Here are a few suggestions:
“Certificate of Insurance”
Inform your client to request a “Certificate of Insurance” from your competitor listing:
a. Professional Liability
b. General Liability
c. Non-Owned Auto
d. Fidelity Bond (for employee theft)
e. Workers Compensation
It is important to inform your client that if the worker (who is probably considered an independent contractor by their employer) is responsible for any bodily injury or property damage, or becomes injured on the job that your client may be responsible for the damages, since they could be determined to be the employer.
Homeowners Policy & Workers Compensation
I have heard that some companies tell their clients that their homeowners policy will provide workers’ compensation coverage for their caregiver. While policy language differs, generally the following will apply to most homeowners policies:
By statute, any insurance policy that provides comprehensive personal liability insurance must also provide workers’ compensation coverage for injuries suffered by “residential employees” injured in the course of their employment by the homeowner.
Who is a “Residential Employee”
- Persons whose duties are incidental to the ownership, maintenance, or use of the home (e.g., household domestics, part-time gardeners).
- Persons providing child care and supervision.
- Persons whose duties are personal, and do not pertain to the owner’ occupation, profession, business, or trade.
- This includes persons whom the homeowner hires to make repairs on the premises, such as a plumber or a carpenter. Furtado v. Schriefer (1991) 228 Cal.App.3d 1608.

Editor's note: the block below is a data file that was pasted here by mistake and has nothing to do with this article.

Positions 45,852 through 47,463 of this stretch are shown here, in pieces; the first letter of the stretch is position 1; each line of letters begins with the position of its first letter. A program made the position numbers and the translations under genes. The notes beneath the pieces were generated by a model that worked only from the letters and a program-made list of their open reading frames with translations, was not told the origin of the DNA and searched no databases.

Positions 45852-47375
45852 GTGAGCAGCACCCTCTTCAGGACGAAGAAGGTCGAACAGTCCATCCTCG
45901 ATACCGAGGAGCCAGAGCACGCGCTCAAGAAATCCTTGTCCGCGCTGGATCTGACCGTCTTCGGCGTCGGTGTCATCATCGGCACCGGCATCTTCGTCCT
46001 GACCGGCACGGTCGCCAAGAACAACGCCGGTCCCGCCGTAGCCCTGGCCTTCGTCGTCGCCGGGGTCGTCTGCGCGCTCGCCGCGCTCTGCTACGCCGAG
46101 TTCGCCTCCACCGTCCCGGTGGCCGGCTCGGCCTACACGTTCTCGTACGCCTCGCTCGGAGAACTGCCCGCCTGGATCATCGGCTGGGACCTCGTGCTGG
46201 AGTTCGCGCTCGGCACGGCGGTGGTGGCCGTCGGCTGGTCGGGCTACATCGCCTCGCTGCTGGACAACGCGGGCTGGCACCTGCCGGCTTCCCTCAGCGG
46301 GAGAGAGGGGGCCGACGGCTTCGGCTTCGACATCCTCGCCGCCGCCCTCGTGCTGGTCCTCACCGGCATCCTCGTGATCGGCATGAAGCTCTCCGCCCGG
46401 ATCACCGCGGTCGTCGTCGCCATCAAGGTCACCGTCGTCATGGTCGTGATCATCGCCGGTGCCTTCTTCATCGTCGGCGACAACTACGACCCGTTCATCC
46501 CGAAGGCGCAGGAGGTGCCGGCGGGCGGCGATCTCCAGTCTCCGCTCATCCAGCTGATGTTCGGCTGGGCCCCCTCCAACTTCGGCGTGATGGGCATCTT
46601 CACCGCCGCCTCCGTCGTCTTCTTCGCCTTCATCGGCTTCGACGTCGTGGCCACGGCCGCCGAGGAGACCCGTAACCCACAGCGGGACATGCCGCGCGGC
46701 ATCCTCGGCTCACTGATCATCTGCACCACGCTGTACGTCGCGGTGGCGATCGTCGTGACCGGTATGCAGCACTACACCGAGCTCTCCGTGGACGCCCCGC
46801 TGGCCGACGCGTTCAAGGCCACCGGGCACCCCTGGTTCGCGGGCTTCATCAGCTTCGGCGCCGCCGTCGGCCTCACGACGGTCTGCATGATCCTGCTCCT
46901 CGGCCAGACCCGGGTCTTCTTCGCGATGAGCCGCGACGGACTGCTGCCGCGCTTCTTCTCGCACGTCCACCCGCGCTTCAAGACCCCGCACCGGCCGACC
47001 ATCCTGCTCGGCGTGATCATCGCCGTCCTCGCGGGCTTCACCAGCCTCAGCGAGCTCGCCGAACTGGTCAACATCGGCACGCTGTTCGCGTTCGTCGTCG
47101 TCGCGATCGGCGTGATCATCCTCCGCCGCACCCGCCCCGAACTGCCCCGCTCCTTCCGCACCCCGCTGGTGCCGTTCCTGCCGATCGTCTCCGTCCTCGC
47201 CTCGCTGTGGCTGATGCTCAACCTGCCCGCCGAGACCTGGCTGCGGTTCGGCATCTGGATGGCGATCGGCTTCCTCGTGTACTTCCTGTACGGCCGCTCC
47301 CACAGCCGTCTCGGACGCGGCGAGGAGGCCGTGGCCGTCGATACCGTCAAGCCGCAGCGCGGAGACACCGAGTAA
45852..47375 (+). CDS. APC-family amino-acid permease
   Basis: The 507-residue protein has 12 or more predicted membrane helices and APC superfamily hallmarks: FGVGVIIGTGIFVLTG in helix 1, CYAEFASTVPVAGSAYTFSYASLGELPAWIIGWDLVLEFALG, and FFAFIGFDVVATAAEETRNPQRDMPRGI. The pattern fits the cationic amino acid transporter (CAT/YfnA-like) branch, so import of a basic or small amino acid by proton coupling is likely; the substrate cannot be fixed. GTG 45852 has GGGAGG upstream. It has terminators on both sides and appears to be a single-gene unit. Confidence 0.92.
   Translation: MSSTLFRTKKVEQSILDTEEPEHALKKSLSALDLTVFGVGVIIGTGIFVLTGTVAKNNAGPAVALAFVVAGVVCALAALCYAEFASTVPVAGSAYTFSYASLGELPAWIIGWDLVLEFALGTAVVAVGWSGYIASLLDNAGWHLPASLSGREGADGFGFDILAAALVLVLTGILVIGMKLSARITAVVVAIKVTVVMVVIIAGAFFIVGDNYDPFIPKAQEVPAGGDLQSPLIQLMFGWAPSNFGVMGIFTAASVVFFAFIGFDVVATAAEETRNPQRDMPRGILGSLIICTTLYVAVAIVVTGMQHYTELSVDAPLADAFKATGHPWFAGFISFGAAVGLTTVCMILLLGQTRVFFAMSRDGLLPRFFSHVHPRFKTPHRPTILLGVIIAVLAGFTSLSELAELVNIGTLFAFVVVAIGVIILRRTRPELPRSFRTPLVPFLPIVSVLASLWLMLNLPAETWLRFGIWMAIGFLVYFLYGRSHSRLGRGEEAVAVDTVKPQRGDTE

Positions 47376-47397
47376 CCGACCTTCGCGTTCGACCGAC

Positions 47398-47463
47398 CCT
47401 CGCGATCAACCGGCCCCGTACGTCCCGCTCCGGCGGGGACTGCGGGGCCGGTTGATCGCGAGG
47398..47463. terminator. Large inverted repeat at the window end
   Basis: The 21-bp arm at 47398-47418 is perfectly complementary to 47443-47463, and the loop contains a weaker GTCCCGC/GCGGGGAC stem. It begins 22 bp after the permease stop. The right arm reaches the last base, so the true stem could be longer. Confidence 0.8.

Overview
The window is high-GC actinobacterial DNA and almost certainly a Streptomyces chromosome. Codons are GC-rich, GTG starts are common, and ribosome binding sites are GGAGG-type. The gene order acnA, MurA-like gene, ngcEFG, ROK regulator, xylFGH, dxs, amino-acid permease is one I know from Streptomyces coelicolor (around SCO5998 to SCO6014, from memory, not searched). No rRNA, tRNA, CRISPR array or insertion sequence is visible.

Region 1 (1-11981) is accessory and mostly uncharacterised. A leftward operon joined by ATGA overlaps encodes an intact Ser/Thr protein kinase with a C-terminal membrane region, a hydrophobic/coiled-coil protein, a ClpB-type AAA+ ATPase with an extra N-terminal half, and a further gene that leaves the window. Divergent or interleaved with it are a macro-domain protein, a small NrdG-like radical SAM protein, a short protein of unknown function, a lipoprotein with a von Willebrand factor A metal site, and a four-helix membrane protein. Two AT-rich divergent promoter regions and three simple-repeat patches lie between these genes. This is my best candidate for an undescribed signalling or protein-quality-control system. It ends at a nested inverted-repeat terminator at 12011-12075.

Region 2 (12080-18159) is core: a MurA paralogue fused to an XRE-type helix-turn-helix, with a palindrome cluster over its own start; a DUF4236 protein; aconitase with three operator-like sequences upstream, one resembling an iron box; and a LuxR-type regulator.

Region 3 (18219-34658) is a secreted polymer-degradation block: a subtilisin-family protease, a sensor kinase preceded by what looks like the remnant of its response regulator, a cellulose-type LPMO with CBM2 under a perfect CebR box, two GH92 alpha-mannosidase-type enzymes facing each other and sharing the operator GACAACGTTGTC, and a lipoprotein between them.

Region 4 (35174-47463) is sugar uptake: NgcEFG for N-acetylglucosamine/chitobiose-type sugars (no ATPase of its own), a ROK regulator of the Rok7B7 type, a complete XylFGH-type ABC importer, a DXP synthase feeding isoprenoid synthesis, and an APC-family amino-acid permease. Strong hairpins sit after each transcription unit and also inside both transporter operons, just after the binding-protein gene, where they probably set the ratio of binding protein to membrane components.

- This may include a family member (who would otherwise be excluded) who is also an employee (e.g., older child providing babysitting services for a sibling, for pay)
Who is NOT a Residential Employee:
- Persons employed in the construction of a home before construction completion.
- A person providing solely adult care. While the statute expressly provides that care-givers for children are residential employees, persons providing care of an elderly or infirm household resident is not a residential employee. McCallister v. WCAB (1976) 61 Cal.App.3d 524.
- A “casual residence employee.” This is someone who:
Was employed for less than 52 hours during the preceding 90 days or
Earned less than $100 during the preceding 90 days.
The insurance only applies if the injury was suffered during the course of employment – this means that the injury was sustained while the employee was engaged in the work he or she had been hired to perform.
The Homeowner Policy workers’ compensation coverage does not apply to independent contractors. Whether a person is or will be considered a residential employee or an independent contractor heavily depends on a number of factors, and must be considered on a case-by-case basis.
So, if your competitor is telling your client that workers compensation coverage for the worker is provided for under the client’s homeowner’s policy, advise your client to notify, in writing, his or her agent that a caregiver will be in the home, providing care to an adult, and indicate how many hours the caregiver will work. Have your client request a statement from the agent, in writing, if the homeowners policy would, in fact, provide coverage.
How to File a Complaint
Many California clients have asked how they can report a competitor that does not carry workers’ compensation insurance. You may report an uninsured employer to the nearest office of the Division of Labor Standards Enforcement. The offices are also listed in the state government section of the white pages of your local telephone directory under industrial relations, labor standards enforcement.
This information is designed for general informational and descriptive purposes only. The precise wording of each coverage is subject to specific conditions and endorsements of the actual policy issued. Always read your policy very carefully!
Dealing with a specialist provides your company with the knowledge that you are getting the best coverage available, and at the best possible price.